Walk in any direction from our house and it’s odds on that you will meet a Red Luing bull —
or even five – maybe more —
They look quite placid from a distance and have been co-operative with my camera lens so far —
Just as well really cos this well-muscled fella and his identical mates must weigh about a ton apiece – and that’s only weighing one bollock — correction — bullock at a time —
Our ‘H’ here on the road home with her new doggie pal – weigh’s in about eight n half stone soaking wet —
but I know which one will land on our barbie if things get out of hand around here 🙂
I built the barbie pit using stones I unearthed from the long grass and weeds in our garden in the first few weeks we were here after clattering them with our new Honda strimmer and Subaru lawn mower which knocked seven bells out of me if not the machinery.
Must admit I’m pleased with my choice —
The fourstroke Honda strimmer runs like a dream – is well ballanced and since changing to a better quality of cutting line she has been the perfect tool that no real man should be without.
When it came to chosing a mowing machine I confess I would have liked a Honda but they were priced too high. The Huskvarna almost got the nod instead but failed. One week later I was back in town and bought the Subaru engined Ryobi from Homebase complete with triple Nectar points. Not the Subaru flat four from their rally car as driven by the late and great Colin Macrae unfortunately but a robust 190cc single cyl fourstroke boasting chain driven overhead cams – I read it in an American report somewhere 🙂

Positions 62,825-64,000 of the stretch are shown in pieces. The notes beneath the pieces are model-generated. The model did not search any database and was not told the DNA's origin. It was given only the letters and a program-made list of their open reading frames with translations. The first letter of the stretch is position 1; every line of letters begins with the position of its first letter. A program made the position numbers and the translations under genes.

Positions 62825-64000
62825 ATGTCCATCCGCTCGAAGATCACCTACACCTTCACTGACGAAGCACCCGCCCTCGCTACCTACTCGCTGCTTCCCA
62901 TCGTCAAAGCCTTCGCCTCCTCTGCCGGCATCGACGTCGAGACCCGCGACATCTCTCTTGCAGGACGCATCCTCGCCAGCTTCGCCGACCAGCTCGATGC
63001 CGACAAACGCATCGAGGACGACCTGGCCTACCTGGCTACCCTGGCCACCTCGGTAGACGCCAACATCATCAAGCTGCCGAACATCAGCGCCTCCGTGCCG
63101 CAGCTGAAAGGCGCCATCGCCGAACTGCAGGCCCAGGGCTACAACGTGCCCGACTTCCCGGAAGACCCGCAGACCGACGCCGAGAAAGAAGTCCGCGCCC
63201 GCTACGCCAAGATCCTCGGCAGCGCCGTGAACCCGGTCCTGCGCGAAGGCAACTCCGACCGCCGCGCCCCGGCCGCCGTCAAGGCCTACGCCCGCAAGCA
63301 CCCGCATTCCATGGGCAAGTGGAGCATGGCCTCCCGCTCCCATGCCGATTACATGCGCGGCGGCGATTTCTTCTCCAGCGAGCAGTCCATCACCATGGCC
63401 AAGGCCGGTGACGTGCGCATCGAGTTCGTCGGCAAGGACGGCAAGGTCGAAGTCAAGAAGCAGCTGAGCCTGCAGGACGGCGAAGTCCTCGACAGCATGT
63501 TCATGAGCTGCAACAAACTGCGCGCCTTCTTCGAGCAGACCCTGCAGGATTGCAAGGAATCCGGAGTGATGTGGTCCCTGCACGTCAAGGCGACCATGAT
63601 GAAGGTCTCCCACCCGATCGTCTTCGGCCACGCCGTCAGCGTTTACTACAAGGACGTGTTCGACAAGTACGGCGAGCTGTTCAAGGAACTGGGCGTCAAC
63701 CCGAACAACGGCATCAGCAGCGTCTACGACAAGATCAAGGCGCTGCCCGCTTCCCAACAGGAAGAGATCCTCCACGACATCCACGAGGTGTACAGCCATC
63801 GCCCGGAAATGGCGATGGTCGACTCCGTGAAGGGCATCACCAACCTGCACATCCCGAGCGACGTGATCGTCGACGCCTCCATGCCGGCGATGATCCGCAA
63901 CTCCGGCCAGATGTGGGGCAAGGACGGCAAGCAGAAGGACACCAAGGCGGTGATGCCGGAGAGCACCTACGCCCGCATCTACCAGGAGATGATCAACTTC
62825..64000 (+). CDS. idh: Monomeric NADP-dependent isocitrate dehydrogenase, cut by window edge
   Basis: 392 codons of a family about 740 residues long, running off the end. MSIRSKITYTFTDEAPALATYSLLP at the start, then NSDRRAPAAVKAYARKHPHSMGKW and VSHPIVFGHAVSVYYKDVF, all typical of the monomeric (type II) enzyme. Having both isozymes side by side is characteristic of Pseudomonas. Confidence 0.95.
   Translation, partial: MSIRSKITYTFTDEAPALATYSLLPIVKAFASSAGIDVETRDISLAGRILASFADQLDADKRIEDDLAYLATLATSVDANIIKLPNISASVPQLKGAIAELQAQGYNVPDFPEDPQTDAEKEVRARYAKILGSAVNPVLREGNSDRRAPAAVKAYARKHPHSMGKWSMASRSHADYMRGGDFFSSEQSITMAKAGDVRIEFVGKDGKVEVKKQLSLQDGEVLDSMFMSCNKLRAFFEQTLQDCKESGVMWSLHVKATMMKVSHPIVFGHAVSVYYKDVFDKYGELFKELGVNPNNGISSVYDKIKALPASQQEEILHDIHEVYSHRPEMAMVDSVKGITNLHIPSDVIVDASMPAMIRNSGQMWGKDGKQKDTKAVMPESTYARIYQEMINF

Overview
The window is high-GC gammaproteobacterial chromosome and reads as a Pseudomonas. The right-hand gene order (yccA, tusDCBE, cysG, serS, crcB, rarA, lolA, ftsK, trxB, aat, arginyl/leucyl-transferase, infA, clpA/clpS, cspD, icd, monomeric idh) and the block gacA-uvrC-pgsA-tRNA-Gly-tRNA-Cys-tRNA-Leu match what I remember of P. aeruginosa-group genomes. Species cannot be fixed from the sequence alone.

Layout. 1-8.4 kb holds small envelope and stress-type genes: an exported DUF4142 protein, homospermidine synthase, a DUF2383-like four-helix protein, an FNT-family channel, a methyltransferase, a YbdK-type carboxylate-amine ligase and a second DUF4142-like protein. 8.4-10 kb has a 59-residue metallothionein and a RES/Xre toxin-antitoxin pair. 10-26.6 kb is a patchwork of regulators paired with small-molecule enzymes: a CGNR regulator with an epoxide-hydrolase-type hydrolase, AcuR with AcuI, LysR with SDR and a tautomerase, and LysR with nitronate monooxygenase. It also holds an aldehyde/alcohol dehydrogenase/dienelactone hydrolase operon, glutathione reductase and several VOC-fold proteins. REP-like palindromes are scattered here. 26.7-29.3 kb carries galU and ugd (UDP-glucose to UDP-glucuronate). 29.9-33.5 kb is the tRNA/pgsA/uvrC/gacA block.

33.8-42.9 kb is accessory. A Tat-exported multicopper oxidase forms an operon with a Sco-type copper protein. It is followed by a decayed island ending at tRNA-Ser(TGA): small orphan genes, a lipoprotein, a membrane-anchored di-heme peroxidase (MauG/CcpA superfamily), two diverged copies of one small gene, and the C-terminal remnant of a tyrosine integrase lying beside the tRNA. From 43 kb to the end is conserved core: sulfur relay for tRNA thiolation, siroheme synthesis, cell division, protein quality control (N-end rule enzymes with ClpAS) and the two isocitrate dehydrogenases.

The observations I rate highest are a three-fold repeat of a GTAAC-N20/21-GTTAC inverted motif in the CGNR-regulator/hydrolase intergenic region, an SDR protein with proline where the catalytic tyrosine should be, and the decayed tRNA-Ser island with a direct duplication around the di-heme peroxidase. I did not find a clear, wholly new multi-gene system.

H n I had fallen in love with the house and view but hadn’t really thought as far as making something of the garden so it was quite a shock to find myself in Oban in her absence last month where l was getting tooled up with expensive new gear. I didn’t find it easy to put my hand in my pocket again – much easier to justify the shellout if it had been another motorbike or quadbike coming home.
But – I know from past experience that gardening on a slope can be hard work without the right tools and it was all I could do to stop myself buying a sturdy new half-price rotovator to add to collection. I settled for a hand swung mattock instead – I’m sure H will love it.
A similar tool was the weapon of choice of my Hausa farming friends in peace and in war during my sojourn in the northern Nigerian bush many years ago when they were under siege by the Fulani cattle drovers from Niger so I know how useful the mattock can be.
It splits heads as easily as it digs roots —
Got side-tracked there – diddle eye – makes me realise the garden is worth a Post or two on it’s own as I go along. Wish I had taken ‘before’ n ‘after’ pics.
Have a pic of one of the Corrievrekan whirlpools instead sourced from some unknown photographer — I would feel safer close-up to one of my Luing bulls —
Time and tide waits for no man and we have been too busy to light the barbie since coming to this lovely spot seven weeks ago. If nothing else the rough stonework forms a welcome windbreak when the gales blow strong up the Sound of Luing past the mouths of the infamous Corrievrekan and the Grey Dog passages either end of the neighbouring Isle of Scarba.
No worries – back to safer territory —
one of these fine days there could be a couple of nice rib-eye steaks sizzling on our barbie 🙂